Had defendant at the trial level made a showing that the search was made without a warrant, the burden then would have been upon the People to show proper justification. ( People v. Shelton, 60 Cal.2d 740 [ 36 Cal.Rptr. 433, 388 P.2d 665].) However, defendant did not raise the issue and there is no evidence in the record whether or not there was a search warrant. Since the point was not raised at the trial level, the prosecution was deprived of the opportunity of justifying the actions of the arresting officers. This failure to raise the question below precludes the defendant from now raising the question for the first time on appeal. ( People v. Richardson, 51 Cal.2d 445, 447 [ 334 P.2d 573].)
Counsel for defendant argues that the rule on raising objections for the first time on appeal should also be discarded. He urges that the present rule on objections gives too much emphasis to the fact that our trial system is an adversary one but that the primary purpose of a criminal trial should be to determine a suspect's guilt or innocence, based on the evidence not obtained in violation of constitutional guarantees. The rule requiring objections on the trial level is based on sound policies: promoting efficiency, economy and the nonduplication of functions in the courts.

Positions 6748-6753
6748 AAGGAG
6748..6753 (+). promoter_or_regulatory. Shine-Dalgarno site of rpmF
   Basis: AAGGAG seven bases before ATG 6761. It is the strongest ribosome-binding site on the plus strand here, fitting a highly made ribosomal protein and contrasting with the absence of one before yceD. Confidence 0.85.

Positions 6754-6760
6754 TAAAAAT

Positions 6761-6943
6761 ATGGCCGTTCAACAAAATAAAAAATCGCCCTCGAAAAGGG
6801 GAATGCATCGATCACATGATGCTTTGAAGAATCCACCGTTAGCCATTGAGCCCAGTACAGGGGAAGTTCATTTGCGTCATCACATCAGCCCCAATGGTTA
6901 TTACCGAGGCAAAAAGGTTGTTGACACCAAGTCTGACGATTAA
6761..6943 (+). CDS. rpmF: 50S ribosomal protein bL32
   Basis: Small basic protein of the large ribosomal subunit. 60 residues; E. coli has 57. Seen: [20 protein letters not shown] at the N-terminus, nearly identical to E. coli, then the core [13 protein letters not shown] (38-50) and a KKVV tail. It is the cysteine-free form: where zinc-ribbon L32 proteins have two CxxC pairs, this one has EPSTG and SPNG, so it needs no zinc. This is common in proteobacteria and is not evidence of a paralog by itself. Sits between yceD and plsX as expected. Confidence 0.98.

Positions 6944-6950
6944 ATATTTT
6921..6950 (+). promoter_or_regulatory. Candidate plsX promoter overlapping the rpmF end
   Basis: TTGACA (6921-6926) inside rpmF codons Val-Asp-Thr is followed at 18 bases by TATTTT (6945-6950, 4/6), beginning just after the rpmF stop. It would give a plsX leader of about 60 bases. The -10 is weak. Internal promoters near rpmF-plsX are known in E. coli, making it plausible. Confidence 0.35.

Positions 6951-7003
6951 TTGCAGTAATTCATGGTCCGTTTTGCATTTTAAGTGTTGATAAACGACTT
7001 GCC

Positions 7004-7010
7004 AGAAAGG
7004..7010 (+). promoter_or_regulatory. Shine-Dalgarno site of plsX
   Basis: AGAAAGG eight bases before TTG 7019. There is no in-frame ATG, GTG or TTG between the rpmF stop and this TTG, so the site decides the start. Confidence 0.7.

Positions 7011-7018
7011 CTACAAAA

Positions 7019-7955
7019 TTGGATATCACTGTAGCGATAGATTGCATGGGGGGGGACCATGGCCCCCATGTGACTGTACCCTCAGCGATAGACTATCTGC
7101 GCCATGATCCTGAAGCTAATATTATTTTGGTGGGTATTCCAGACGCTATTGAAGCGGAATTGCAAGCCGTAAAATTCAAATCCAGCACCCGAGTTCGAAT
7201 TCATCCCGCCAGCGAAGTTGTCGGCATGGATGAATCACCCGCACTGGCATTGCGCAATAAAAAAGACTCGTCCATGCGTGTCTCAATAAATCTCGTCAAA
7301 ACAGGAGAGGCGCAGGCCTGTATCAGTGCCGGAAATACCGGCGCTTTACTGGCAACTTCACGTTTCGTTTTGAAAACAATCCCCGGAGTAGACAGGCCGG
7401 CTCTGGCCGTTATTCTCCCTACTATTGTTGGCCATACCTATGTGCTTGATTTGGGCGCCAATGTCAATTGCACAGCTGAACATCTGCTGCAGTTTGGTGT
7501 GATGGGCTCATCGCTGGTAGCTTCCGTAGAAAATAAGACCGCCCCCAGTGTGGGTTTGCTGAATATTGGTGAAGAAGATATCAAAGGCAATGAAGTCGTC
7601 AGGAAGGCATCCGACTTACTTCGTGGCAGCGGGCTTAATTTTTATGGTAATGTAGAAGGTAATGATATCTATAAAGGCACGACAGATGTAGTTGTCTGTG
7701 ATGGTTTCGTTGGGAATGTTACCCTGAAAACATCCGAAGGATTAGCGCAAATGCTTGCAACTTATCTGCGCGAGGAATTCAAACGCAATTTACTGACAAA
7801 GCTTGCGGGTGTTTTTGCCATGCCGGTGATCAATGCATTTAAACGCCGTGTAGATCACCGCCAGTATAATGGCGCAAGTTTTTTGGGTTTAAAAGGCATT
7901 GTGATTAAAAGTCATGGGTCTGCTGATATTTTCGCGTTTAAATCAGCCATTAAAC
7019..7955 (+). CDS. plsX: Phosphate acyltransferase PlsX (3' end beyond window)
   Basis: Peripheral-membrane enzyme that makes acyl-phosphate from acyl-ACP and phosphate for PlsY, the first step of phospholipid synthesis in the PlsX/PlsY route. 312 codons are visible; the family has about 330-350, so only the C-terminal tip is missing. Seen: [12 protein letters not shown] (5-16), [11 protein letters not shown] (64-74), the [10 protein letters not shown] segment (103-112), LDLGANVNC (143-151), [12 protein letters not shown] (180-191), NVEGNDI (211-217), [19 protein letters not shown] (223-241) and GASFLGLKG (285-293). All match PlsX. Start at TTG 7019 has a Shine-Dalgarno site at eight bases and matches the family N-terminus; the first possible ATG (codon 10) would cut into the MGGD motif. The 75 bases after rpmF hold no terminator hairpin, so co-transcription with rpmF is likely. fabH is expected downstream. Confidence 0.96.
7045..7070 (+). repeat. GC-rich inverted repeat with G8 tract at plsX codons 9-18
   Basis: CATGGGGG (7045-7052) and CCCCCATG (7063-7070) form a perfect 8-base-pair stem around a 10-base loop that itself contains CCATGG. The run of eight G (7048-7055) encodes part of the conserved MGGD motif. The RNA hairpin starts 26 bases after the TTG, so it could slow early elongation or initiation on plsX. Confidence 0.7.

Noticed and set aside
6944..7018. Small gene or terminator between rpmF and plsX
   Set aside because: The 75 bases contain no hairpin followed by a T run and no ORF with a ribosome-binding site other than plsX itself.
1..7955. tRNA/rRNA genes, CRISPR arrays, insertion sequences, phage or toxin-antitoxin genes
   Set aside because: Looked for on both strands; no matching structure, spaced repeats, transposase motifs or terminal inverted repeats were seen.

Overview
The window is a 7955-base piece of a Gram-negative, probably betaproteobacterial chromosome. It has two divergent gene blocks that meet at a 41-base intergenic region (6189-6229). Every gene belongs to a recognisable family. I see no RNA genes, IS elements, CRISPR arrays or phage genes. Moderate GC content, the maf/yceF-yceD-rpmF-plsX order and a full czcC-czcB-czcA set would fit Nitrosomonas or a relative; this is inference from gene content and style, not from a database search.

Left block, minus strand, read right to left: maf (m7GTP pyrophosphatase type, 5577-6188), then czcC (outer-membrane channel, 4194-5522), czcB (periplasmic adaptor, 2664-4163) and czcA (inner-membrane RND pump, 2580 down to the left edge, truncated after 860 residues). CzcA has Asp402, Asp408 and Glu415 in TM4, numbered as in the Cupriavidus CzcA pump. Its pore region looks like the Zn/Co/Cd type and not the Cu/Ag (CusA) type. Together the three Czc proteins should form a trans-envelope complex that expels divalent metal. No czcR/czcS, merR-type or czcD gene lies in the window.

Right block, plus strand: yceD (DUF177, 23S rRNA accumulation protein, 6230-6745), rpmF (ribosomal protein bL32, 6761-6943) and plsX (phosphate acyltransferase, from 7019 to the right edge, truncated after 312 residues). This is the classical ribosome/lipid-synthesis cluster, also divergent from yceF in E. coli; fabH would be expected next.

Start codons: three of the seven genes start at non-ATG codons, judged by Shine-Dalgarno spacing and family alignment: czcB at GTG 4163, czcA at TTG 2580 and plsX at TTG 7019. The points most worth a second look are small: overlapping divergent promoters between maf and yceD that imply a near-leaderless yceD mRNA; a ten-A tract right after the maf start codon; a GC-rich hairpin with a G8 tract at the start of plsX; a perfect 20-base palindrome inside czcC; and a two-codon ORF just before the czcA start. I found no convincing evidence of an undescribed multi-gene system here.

Furthermore, failure to object is often a matter of trial strategy, and in the absence of a showing of incompetency, trial strategy is left to the judgment of counsel below, subject to dismissal if the client is dissatisfied. The defendant was ably represented by counsel at the trial level. Defendant offered a defense of alibi. It is obvious that the jury did not believe defendant or his witnesses. Defendant had a fair trial and we find no error.
Judgment of conviction is affirmed.
Kingsley, J., and Dunn, J., concurred.